Body image among three denominations of Jewish women in Israel

Jonathan E. Handelzalts, Shulamit Geller, Sigal Levy, Tal Vered, Shimrit Fisher

Research output: Contribution to journalArticlepeer-review

Abstract

Religious identity has been shown to be related to women’s healthy body image, though research is still scarce, with most of it having been carried out in the context of the Christian religion. We used measures of positive body image (Body Appreciation Scale) and negative body image (Body Image Concern Inventory) as well as body care attitude (Body Care Subscale) to study 230 women belonging to three Jewish denominations in Israel in mid 2013. Compared to modern-Orthodox and secular Jewish women, ultra-Orthodox Jewish women were found to possess a more positive and less negative body image; they also exhibited more positive attitudes regarding body care. Regarding body satisfaction, modern-Orthodox women were shown to be significantly more satisfied than were the secular women. This reflects a continuum, ranging between secular, modern-Orthodox, and ultra-Orthodox women regarding body image in all its aspects. The possible protective power of religion regarding body image is discussed in light of possible underlining mechanisms.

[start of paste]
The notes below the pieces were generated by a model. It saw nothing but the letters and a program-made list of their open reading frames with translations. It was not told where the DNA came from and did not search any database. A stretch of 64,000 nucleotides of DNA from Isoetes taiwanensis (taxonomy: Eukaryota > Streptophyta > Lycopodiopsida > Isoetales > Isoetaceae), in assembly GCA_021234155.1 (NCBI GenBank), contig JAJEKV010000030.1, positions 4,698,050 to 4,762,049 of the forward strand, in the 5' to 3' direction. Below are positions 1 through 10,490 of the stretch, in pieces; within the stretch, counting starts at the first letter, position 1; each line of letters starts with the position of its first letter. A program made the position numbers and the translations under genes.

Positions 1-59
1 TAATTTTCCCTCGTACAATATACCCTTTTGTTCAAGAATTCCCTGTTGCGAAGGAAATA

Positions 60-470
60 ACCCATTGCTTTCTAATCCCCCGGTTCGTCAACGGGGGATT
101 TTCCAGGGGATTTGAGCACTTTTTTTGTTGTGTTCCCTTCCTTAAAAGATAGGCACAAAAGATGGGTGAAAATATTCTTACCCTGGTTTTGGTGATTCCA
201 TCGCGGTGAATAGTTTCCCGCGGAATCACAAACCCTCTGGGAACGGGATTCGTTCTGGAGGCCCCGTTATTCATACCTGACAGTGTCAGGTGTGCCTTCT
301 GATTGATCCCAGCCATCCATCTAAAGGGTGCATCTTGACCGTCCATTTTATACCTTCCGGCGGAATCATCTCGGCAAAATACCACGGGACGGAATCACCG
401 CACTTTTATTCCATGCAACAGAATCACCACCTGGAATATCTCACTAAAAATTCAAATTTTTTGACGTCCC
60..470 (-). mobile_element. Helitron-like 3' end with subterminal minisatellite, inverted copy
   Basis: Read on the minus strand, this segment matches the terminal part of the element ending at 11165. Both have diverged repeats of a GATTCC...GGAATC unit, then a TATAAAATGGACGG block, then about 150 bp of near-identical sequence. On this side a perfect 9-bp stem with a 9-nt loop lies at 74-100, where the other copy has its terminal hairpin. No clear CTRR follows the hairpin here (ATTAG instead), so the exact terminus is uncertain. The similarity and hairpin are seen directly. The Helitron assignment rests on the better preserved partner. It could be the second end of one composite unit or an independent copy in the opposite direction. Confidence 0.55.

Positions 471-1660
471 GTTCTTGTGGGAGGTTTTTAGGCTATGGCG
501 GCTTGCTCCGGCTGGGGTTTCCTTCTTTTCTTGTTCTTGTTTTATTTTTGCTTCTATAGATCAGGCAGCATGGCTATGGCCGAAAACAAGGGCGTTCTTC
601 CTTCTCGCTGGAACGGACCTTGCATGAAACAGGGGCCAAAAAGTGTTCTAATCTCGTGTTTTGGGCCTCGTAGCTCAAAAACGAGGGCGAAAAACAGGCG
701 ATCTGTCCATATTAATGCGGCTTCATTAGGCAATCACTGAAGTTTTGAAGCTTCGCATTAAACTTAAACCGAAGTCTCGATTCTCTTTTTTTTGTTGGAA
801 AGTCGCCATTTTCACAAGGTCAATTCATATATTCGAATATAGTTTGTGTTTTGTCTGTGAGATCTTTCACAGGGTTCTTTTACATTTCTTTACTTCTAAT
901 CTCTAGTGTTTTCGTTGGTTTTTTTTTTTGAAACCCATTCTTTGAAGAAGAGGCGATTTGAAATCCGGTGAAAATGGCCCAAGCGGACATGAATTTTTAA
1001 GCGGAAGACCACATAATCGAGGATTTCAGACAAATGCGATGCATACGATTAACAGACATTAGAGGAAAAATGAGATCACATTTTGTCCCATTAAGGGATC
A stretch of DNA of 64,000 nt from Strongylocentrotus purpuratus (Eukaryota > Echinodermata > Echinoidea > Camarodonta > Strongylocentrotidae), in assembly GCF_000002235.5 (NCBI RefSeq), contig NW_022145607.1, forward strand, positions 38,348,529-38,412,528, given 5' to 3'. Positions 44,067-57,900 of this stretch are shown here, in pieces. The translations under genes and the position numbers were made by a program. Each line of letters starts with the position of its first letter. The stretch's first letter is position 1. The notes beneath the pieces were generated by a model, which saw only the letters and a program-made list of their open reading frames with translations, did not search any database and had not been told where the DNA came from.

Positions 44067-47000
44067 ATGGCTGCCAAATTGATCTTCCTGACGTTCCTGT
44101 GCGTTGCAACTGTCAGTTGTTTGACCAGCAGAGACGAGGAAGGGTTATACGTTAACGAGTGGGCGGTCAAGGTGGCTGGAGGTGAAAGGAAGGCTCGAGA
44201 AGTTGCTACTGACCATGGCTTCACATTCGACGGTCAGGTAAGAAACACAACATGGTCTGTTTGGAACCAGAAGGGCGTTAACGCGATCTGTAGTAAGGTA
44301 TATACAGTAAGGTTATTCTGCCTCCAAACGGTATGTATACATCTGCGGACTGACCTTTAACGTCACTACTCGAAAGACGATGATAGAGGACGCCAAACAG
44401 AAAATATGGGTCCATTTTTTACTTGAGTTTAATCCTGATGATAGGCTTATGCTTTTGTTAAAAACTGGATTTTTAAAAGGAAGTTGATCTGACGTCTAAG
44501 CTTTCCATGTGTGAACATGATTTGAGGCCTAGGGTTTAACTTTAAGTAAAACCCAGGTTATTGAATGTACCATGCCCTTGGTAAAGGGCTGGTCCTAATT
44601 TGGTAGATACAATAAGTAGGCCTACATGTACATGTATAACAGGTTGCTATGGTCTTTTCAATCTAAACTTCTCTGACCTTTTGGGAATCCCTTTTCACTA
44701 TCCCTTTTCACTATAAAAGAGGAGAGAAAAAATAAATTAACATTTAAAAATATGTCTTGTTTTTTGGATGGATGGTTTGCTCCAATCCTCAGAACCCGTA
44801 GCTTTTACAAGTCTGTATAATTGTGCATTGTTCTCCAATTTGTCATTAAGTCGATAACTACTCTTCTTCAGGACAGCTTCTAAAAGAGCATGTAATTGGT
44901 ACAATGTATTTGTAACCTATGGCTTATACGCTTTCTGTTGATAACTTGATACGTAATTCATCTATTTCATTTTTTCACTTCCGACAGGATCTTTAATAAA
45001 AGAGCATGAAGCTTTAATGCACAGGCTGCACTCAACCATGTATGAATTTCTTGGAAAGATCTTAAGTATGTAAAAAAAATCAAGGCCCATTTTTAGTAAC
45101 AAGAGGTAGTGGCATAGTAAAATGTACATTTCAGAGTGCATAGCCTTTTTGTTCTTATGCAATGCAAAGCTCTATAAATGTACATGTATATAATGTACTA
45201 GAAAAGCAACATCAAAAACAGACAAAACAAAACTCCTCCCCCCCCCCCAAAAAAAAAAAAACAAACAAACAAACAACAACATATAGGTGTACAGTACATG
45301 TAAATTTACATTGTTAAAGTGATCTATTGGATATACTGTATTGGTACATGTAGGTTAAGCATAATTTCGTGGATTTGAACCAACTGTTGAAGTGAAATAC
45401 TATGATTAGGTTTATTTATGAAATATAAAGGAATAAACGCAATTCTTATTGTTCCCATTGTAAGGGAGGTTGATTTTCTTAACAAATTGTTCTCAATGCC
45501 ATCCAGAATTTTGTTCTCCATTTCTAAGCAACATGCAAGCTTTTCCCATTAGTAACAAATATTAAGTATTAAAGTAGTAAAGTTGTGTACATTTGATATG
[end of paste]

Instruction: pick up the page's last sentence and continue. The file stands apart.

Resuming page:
Original languageEnglish
Pages (from-to)206-216
Number of pages11
JournalInternational Journal of Culture and Mental Health
Volume10
Issue number2
DOIs
StatePublished - 3 Apr 2017
Externally publishedYes

Bibliographical note

Publisher Copyright:
© 2017 Informa UK Limited, trading as Taylor & Francis Group.

Keywords

  • adult women
  • body image
  • Judaism
  • Religious identity

ASJC Scopus subject areas

  • Social Psychology
  • Cultural Studies
  • Psychiatry and Mental health

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